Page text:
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Food Marketing Institute Issues First Report on Animal Welfare

Livestock Update, September 2002

Allen Harper, Extension Animal Scientist Swine, Tidewater AREC

The major trade organization representing 2,300 retail and wholesale food companies and over 26,000 retail food stores has issued a report on animal welfare recommendations for livestock and poultry produced to supply its members. The Food Marketing Institute (FMI) issued this initial report in June of this year in conjunction with the National Council of Chain Restaurants (NCCR) with indications that additional reports would be published as FMI continues to work with animal welfare experts and representatives of the livestock and poultry industries. This direct involvement of major food wholesalers and retailers in development of animal welfare guidelines has important implications for swine producers as well as other livestock and poultry producers.

The report comes after nearly two years of review of production practices, animal welfare research and dialogue by the FMI and NCCR with experts in the fields of animal welfare and animal production. Representatives of the pork industry included in the process were Dr. Paul Sundberg, DVM and the National Pork Board's assistant vice-president for Veterinary Issues and Dr. John Deen, DVM and Director of the University of Minnesota's Swine Center. Other food animal organizations involved in the process included the National Chicken Council, National Turkey Federation, United Egg Producers, the Dairy Quality Assurance Center and National Cattleman's Beef Association. Headings in the Guidelines section of the report included "Transportation and Slaughter Practices" (relative to all food animal species), "Breeding and Rearing" (relative to all species), "Laying Hens", "Dairy Cattle", "Swine", "Broilers and Turkeys", and "Cattle - Ranch and Feedlot."

For swine production, the principle issue addressed by the report was housing of gestating sows. Sow housing is a logical first issue to address by FMI because of the current debate and scrutiny of individual sow gestation stalls as a primary means of confining sows during breeding and pregnancy. The individual sow gestation stall is under intense criticism by PETA or the People for Ethical Treatment of Animals and other animal rights activist groups. Some of these groups have mobilized campaigns to introduce legislation that would ban the use of individual sow gestation stalls as a means of housing and confining sows. For example, in Florida an organization called "Floridians for Humane Farms" has collected the 488,722 certified signatures required to put a proposal on the November ballot in Florida that, if passed, would ban the use of individual sow gestation stalls in that state. Ironically, compared to other swine producing states, swine production in Florida is miniscule and less than a handful of Florida farms producing hogs employ gestation stalls as part of their sow housing system. Some industry observers have suggested that animal rights and welfare groups select small production states such as Florida to introduce legislation with the strategy that passage there would ultimately lead to similar laws in larger production states.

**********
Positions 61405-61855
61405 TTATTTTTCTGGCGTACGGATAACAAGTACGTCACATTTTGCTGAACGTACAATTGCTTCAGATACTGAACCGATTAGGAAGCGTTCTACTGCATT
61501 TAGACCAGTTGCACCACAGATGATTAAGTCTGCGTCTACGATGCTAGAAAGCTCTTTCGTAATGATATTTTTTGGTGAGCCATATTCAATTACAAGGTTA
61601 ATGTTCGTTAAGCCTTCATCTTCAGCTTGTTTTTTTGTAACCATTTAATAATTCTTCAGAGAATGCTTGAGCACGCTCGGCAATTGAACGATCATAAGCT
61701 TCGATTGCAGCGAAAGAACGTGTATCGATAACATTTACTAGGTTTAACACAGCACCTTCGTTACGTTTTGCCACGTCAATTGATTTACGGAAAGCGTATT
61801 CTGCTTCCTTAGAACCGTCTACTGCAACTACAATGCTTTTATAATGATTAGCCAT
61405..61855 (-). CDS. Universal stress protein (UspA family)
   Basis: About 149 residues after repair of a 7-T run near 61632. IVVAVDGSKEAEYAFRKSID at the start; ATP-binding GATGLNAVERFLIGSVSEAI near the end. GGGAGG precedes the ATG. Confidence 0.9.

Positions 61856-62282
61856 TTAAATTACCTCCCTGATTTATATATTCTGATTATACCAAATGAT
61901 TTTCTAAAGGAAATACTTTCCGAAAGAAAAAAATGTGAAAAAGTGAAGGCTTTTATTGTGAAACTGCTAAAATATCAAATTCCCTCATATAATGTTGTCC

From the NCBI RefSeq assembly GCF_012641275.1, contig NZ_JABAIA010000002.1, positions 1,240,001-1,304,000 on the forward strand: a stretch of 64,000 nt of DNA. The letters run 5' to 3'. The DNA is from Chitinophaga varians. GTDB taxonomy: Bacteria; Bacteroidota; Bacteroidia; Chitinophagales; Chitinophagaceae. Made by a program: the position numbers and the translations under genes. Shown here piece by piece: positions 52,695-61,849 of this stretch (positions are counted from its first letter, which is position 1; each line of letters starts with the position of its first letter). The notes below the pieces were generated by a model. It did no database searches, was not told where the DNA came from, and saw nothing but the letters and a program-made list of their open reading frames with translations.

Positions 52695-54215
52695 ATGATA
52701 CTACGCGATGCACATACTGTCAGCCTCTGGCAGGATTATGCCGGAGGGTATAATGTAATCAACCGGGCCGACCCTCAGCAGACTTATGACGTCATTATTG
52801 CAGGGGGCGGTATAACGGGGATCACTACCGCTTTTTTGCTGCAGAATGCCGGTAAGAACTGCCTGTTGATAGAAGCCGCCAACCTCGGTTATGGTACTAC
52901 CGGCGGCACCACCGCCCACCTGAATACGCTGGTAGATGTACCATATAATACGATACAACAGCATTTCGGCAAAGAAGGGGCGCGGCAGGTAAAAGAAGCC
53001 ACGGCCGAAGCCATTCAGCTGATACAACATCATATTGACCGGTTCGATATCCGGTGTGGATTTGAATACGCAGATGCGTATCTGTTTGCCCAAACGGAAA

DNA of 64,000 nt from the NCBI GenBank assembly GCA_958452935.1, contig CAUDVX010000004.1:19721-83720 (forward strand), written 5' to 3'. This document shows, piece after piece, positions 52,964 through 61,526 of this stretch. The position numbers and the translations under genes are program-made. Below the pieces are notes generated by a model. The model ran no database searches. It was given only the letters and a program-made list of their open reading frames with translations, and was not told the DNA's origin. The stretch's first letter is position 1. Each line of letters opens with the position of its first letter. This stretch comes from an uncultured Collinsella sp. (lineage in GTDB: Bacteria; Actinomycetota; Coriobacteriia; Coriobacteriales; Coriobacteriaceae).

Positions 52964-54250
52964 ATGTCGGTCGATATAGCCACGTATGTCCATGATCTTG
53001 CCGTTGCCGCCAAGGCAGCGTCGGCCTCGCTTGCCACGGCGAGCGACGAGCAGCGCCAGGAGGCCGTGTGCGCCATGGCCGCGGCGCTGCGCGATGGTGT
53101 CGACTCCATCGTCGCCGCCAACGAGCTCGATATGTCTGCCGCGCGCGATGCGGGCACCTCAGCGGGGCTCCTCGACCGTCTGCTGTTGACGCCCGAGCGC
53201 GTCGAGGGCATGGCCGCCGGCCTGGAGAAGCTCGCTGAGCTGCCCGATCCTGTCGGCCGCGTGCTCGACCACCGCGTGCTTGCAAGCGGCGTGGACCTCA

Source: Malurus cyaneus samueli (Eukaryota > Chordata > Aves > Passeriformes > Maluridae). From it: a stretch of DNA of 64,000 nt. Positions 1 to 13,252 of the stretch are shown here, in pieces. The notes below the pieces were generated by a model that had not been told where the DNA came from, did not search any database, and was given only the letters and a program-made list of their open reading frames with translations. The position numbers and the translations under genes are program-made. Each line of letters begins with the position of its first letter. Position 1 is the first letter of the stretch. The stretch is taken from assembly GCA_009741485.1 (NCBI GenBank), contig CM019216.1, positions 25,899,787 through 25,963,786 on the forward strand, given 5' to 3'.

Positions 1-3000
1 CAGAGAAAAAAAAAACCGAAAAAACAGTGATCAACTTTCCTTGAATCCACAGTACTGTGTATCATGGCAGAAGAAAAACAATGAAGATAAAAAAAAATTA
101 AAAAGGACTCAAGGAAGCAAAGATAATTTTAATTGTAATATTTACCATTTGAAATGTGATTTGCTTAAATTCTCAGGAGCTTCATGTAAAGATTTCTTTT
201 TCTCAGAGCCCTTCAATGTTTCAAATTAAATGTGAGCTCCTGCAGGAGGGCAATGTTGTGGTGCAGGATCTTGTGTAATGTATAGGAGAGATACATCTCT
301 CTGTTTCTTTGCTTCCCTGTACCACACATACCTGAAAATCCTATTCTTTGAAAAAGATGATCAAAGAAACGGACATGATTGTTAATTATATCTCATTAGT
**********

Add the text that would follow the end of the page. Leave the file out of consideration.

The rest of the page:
Criticism of individual sow gestation stalls centers on the fact that sows are confined in a small area, typically within a 2 by 7 foot stall area. Negative characteristics identified include the inability of the sow to turn around in her stall, reduced physical exercise, decreased social interaction experienced by the sow and, in some instances greater distress experienced by the sow due to the close confinement imposed by gestation stall housing systems. Indeed some research has shown that individual gestation stalls may increase "steriotypic behaviors" such as sham chewing (chewing with no object in the mouth) and bar biting as coping mechanisms in situations of increased stress. However, to a large degree, use of gestation stalls evolved as a more efficient means to provide better observation, care and management of individual sows as breeding farms became larger and more specialized.

Welfare concerns can also be identified when sows are penned in groups. Problems associated with group housing systems include more aggression and fighting injuries among sows. Group penning can result in poorly controlled feed consumption, with dominant sows becoming overly fat and timid sows becoming undernourished. There is also some difficulty in identifying sows in heat and segregating sows for breeding purposes with group pen systems.

The FMI report appears to have given careful consideration to the advantages and disadvantages associated with individual gestation stall-housing systems. In this first report four key features were put forth as guidelines for gestation housing facilities for sows. These are:

The report stated that FMI and NCCR will continue to assess animal welfare issues that are important to their wholesale and retail food service members. With regards to housing sows, the report acknowledged that there are welfare concerns with both group housing and individual stall housing systems. However, the report also issued a challenge to the swine industry to develop a plan for "implementing systems that will improve the welfare of pregnant sows."

It is well known that consumers desire meat products that are flavorful, affordable, nutritious and healthful. The take home message of the Food Marketing Institute's Animal Welfare Report is that consumers are also becoming increasingly concerned about the welfare and conditions under which food animals are produced.

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